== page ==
Wednesday, 22 April 2015

How-to: Protect your web downloads. Not.


Portcullis by Kevin King on imgbuddy I started this under the banner “Web-accessible e-publications NOT as PDF's” in light of the membership products discussion that happened this morning. Thinking about the delivery of web-accessible e-publications (our bread-and-butter) which are NOT downloadable and NOT printable for certain classes of registered web users, this is as much of a minefield today as fifteen years ago in a previous life.

This is all about balancing ease of access and customer service against the admin/IT cost of providing material via a robust delivery mechanism. Before you ask, I have no recommendation at this point.

Restricted PDF's
The PDF format was entirely designed to be the universal, 'access-anywhere' format; the ubiquity of standalone readers and web-browser plugin's for reading PDF's made it so.

We currently put our PDF's behind the login wall, relying on the user account profile to determine whether it is a free download or to be purchased through the shopping cart. We apply no further restrictions on opening or printing.

Depending on the web-browser, once the download link is available, clicking on it triggers the 'Save As' function, 'Open in Adobe Reader' or opens in a browser PDF plug-in.

In Adobe Reader and pretty much every browser PDF plugin, the PDF can be downloaded by pressing the 'save' button.

While the Adobe InDesign security options for PDF files include disabling, or setting a password for, opening and printing, RiPFAC doesn't apply PDF passwords or un-locking codes. They are a burden to administer, as you have to give the user the un-lock code - either unique to each document, which is a pain, or generic, which becomes pointless.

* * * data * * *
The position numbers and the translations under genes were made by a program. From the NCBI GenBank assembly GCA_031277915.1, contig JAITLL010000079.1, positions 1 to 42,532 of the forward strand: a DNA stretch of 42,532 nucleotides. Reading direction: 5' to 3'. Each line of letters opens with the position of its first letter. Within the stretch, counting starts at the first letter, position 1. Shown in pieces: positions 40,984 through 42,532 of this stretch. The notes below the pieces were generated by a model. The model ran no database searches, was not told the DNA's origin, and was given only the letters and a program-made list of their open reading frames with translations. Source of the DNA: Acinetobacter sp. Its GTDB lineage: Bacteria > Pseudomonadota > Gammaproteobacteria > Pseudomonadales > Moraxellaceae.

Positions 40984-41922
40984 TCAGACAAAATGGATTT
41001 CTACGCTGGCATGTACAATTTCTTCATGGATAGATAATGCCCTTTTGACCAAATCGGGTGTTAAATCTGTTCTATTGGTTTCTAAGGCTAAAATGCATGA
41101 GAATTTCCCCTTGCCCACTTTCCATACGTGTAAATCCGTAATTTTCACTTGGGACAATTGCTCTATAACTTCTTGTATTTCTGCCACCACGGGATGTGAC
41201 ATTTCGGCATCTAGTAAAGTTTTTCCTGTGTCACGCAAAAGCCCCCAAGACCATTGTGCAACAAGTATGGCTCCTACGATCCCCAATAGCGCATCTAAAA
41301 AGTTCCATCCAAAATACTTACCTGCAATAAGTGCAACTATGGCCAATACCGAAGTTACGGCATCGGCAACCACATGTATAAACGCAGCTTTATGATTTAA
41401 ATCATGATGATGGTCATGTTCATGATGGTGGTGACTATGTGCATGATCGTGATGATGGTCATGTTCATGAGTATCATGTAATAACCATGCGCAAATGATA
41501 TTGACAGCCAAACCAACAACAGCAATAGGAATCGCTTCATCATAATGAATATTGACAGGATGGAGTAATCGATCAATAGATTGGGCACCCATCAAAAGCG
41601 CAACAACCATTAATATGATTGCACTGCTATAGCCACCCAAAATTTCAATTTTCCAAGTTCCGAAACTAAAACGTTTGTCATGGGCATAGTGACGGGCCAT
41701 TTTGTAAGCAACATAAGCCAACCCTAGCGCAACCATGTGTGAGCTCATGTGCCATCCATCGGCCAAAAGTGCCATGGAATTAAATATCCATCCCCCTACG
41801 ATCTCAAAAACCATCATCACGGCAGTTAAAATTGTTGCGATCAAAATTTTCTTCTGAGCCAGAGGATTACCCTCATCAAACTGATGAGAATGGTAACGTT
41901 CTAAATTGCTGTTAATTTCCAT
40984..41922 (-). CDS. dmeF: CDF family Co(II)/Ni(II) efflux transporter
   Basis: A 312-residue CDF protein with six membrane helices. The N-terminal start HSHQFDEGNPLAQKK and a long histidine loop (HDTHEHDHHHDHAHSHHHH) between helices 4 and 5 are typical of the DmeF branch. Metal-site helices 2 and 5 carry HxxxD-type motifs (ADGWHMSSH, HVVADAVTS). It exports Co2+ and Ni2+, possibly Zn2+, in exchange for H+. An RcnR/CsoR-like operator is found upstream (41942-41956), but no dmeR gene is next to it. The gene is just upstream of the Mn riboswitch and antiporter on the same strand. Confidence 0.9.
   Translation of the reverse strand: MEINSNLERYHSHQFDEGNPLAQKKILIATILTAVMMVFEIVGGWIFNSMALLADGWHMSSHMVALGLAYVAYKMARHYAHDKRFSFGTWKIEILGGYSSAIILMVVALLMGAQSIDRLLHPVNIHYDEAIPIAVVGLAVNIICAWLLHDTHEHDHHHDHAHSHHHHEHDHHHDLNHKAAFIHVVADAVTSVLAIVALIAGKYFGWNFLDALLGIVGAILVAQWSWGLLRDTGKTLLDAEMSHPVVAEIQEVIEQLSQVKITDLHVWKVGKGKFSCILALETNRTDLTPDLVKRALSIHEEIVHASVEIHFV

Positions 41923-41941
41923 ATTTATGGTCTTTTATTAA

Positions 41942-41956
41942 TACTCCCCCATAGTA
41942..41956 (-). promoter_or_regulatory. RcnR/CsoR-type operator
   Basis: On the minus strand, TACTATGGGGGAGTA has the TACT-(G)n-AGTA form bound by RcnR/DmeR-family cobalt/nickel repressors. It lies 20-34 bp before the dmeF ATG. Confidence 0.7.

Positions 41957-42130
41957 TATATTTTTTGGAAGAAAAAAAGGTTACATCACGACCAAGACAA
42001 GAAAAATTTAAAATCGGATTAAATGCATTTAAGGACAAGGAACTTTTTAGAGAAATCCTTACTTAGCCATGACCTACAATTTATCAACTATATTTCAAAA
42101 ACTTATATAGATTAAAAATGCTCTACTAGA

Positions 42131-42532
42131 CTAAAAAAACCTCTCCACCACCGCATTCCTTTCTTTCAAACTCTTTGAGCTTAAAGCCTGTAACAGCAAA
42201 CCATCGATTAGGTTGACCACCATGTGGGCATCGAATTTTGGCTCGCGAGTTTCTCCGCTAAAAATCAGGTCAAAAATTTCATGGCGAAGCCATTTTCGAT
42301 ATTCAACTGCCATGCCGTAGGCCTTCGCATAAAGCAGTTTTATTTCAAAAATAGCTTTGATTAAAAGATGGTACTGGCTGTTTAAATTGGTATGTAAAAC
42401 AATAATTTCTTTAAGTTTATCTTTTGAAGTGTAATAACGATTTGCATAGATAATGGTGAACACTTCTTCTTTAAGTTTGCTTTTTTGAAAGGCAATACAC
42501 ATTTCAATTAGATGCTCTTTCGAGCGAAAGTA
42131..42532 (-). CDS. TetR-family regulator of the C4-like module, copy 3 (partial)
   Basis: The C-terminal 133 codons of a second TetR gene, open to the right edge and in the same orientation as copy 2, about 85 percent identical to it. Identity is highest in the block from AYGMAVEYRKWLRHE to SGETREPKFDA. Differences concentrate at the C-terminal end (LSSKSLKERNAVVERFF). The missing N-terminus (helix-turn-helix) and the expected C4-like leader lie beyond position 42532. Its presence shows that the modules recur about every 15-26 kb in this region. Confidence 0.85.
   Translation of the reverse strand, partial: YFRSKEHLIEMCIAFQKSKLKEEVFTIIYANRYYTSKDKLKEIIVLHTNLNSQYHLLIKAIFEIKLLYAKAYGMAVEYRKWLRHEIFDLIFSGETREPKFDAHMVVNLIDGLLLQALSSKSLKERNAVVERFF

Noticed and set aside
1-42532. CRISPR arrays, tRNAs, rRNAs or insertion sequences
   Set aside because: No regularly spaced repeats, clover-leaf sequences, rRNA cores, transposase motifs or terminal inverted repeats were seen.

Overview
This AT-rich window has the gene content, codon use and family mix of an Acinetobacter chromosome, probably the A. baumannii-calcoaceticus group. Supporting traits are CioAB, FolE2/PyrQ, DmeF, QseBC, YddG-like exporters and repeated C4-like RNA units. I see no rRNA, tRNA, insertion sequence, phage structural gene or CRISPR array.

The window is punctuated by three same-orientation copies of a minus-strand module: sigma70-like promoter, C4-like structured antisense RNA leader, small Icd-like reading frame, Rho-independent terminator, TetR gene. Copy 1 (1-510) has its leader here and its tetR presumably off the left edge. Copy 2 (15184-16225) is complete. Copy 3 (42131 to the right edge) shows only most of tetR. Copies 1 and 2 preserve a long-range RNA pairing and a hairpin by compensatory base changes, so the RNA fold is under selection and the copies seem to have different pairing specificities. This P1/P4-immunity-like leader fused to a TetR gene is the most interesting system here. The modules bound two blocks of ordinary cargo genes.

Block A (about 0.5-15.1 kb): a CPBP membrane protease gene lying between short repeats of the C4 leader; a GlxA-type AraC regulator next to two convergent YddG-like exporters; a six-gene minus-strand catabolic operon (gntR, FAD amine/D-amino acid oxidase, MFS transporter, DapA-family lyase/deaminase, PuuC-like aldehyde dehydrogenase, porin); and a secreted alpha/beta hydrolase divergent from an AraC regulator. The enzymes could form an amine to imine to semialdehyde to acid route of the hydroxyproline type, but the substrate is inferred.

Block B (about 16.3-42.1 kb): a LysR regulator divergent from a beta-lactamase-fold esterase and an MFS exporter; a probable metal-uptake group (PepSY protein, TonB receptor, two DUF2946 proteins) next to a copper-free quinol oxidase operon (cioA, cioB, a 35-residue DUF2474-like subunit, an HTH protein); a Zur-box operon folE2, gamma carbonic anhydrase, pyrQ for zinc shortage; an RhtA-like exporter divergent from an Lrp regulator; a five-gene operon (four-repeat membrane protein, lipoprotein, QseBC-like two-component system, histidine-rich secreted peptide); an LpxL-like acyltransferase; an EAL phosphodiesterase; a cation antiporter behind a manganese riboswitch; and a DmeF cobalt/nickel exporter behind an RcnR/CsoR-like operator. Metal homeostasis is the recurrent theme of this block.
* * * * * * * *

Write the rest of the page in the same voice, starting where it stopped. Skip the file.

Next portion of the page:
This sort of "protection" only works when all PDF viewers respect the settings - the three I use don't! In any event, PDF passwords are not that difficult to bypass. So it’s not fail-safe, but simply makes things a little more difficult for the casual pirate to bypass. That doesn't stop me screen-printing  individual pages off a high-resolution display and putting the legible images in a Word document or another PDF.

Flipping Book format
We use Flipping Book for 'look inside' previews on the RiP site currently, as per Amazon books.

What we have further decided to do for one of our affiliate organisations is to create Flipping Book versions of 15 whole documents which we placed on  hidden pages for its members.

We can set Flipping Book to disallow saving and printing; this relies on the Adobe Flash format. The alternative 'basic HTML' version for older web-browsers and those with Flash disabled - which includes lo-tech local authorities and paranoid IT departments -  bypasses some of those settings, so it clearly less than ideal. In addition, we would have to create full Flipping Book editions for all the resources in our catalogue.

Digital Rights Management
Our main user profile types fall into Partners/free downloads, or non-partners/purchased downloads.

The current Individual Subscribers are setup for purchased downloads and get an automatic 50% discount applied in the shopping cart (we are about to amend this for new Individual Subscribers).

On our main web site, each publications has its own page with a 'download' option (purchased or free, as per profile) and a 'purchase hardcopy' option.

Should we wish to lock down Individual Subscriber access to 'read online only', with no download (free OR purchased) and no print option, we would need to choose from:
  • use a non-standard PDF viewer embedded in the site - probably built with Flash.
  • create Flipping Book versions for ALL documents, with the caveat above.
  • host ALL documents externally on a proprietary third-party Digital Book site such as Scribd.com (uses HPub format I think). However, third party sites like Scribd are commercial and charge for the service.